How will the warmth of that fireplace be portrayed in your new collection? 

The flame that heats the home can be related to my focus on the two types of freedoms I hope to explore in conversation via the next show. The first is the freedom to be one’s authentic self at home. Second is the fire within us to escape our parents’ home, or our past, and find our freedom and our true authentic self.

Where at home did you get your inspiration for the collection?

The last collection was so me, but this time, I studied the way we dress ourselves when we don’t think we’re dressing ourselves. For example, if I’m going to my mother’s church function, I’m dressing for her. The contradictions in situations such as these validate our identity through fashion. I also studied my parents' and their friends' photos from their youth. The forward, which was the last show, was about the nostalgia in playing around outdoors as a child. With the upcoming show, chapter 1, that child is now thirteen, has noticed the pictures of their parents on the wall, and is starting to develop their style around that. I don’t know what feels better than looking at pictures of your parents in their prime and being like, “Ugh that was my mom, what a babe! That was my dad, what a stud! If they went to my school now, we’d have some issues.” I’m bringing those issues to hand in this collection, which is necessary when portraying finding one’s authentic self. No true and long lasting change happened out of nowhere, with no familiarity or reference to help identify with.

Persona Non Grata SS19 campaign. (Photo by Leonardo Avo)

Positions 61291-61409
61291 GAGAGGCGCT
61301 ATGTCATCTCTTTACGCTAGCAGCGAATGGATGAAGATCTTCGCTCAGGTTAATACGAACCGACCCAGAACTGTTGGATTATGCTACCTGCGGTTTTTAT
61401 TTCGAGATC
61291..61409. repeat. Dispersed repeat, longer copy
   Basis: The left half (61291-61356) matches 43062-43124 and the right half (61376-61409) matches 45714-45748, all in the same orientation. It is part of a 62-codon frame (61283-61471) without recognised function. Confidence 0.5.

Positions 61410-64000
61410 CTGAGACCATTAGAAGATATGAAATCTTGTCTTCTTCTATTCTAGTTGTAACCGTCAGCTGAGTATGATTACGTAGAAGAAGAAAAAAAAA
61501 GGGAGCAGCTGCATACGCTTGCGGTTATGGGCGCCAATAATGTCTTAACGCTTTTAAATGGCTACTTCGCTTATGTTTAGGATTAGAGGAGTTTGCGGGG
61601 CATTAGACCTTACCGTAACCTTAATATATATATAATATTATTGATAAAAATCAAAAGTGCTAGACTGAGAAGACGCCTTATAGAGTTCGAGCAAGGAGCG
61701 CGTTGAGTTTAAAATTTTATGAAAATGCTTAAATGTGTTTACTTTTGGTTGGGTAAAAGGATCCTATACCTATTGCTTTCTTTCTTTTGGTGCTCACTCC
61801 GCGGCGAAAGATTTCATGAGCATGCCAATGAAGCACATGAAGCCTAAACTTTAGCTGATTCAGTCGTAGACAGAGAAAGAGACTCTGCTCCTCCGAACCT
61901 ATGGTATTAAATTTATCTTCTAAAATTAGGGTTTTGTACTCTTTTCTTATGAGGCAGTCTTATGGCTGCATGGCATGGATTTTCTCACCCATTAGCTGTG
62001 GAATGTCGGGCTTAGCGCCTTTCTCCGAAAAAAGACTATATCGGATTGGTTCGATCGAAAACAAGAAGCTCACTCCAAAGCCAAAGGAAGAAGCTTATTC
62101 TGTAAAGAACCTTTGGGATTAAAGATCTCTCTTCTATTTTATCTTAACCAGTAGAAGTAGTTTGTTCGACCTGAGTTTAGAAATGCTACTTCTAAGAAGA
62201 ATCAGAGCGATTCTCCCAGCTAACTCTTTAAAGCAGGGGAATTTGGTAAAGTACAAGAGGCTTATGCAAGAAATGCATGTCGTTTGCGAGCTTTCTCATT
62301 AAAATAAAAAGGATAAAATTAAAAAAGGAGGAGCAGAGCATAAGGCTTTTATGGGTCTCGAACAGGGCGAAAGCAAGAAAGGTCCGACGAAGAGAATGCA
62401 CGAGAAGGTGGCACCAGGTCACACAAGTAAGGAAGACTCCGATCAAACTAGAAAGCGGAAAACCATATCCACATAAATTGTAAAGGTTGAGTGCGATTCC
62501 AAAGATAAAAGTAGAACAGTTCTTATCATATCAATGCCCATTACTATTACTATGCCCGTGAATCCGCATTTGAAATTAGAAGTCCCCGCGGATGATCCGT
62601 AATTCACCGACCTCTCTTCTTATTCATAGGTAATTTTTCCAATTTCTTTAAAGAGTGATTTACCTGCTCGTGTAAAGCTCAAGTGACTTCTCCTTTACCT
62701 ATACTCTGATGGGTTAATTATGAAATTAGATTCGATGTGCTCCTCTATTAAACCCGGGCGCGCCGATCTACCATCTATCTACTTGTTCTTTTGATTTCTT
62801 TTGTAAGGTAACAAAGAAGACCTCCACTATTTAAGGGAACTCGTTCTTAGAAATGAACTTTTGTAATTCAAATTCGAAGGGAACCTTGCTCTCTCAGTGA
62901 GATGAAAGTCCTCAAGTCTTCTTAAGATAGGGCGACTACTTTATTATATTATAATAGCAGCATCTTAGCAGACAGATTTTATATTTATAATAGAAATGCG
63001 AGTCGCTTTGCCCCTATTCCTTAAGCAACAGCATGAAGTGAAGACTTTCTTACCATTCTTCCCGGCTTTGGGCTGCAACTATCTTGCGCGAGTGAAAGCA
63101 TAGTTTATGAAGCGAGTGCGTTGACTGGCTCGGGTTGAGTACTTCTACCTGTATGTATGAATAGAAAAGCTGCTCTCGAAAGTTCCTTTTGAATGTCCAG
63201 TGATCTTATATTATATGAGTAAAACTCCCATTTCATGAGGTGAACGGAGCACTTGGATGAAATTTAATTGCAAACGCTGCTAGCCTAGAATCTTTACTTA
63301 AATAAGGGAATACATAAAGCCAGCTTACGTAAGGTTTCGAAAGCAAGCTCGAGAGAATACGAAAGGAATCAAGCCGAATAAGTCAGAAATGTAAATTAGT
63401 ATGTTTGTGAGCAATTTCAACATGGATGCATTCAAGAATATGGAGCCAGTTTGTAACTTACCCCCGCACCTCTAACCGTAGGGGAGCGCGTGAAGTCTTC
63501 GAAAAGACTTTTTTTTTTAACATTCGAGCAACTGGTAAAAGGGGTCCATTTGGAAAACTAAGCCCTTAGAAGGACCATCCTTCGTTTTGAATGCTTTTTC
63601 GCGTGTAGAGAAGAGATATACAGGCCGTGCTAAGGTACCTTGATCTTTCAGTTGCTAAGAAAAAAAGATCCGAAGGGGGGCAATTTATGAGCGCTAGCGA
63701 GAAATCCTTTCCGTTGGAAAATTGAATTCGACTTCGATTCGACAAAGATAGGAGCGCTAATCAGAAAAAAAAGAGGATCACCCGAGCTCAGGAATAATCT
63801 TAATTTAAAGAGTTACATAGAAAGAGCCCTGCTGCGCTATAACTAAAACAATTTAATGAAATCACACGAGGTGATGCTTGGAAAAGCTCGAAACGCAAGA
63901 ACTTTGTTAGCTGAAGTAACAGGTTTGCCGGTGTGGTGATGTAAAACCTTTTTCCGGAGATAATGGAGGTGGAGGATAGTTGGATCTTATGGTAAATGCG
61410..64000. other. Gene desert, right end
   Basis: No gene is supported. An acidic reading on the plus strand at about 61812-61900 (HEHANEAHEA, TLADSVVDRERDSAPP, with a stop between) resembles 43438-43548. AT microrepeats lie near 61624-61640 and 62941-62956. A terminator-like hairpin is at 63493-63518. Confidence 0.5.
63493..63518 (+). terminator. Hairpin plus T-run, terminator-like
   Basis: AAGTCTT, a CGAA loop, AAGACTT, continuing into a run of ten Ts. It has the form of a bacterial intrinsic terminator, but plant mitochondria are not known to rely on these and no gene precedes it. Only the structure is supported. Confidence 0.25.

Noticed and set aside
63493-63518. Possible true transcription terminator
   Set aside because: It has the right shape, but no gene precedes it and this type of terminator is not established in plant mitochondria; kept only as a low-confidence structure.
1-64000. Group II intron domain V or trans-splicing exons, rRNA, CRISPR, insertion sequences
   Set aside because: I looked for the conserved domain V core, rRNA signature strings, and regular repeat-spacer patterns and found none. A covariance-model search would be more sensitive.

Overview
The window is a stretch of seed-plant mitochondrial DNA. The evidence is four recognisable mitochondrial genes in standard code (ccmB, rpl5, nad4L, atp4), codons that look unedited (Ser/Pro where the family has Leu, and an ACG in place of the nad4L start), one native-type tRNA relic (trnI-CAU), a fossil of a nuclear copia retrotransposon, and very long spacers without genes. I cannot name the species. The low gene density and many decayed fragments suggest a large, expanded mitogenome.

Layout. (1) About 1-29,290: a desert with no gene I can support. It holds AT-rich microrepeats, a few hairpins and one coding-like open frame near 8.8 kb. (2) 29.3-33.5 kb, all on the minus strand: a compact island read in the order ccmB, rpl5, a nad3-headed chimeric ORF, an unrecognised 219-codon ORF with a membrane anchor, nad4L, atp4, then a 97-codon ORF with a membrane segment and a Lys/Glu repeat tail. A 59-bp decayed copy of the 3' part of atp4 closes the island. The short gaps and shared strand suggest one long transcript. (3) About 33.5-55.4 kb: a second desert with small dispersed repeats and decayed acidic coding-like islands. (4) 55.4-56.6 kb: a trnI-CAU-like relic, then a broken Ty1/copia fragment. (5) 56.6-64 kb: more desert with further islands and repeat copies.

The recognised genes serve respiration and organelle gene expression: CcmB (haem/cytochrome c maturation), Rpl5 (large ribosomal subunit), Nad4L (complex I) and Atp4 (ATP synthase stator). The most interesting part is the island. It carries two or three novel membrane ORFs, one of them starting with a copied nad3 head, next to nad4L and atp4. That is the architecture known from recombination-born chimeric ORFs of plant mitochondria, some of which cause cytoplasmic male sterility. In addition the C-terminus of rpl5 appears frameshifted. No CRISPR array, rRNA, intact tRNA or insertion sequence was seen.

Would you like to see people your parents' age wearing your new collection?

Yes, I’m trying to manipulate people to not feeling like they can't “get away with it” because they don’t feel young enough to pull off the look or not old enough to wear something so mature in style. Women can handle aging with more humor and grace because it’s been so stigmatized to women. They can handle it with more strength than men. You can get comfortable in your body and the world you’re in with age, but there's still the threat of age. I want to put a high worth to the things that are of age. 

Do you receive any ageism as a 24-year-old undergraduate student? 

No, Many undergrad students vary in age. I started at Purchase College in the fall of 2012 as a film student. I was almost too young then at 17 and really not prepared for college. That might be why I've taken my time and dabbled in so many majors until I found my passion in the language arts. I think I've finally mentally caught up with my class, and I don’t feel like I’m set apart. In fact, I feel that having been at this school for all these years and having grown up and changed as a person here, I'm able to really identify with Purchase and see it with a more unbiased lens.

Would you consider casting older models?

I would love to cast older models. I actually considered casting professors, but I don’t think they’d be comfortable, since the show will be at night in The Stood. I’ll be using students, but one day I’d totally be that designer that casts 60-year-old models as well as the young newbies. I’ve never thought this much about casting for any of my shows. Everyone will be around the same age, but some will slip through the cracks of having either more mature or youthful qualities. I’m trying to balance it all with how I put them in the clothing and with what I’m doing with them in the show.​

Catch the Persona Non Grata SS19 show on February 16 in The Stood. The opener will begin at 9:30 p.m. and the show at 10:00 p.m.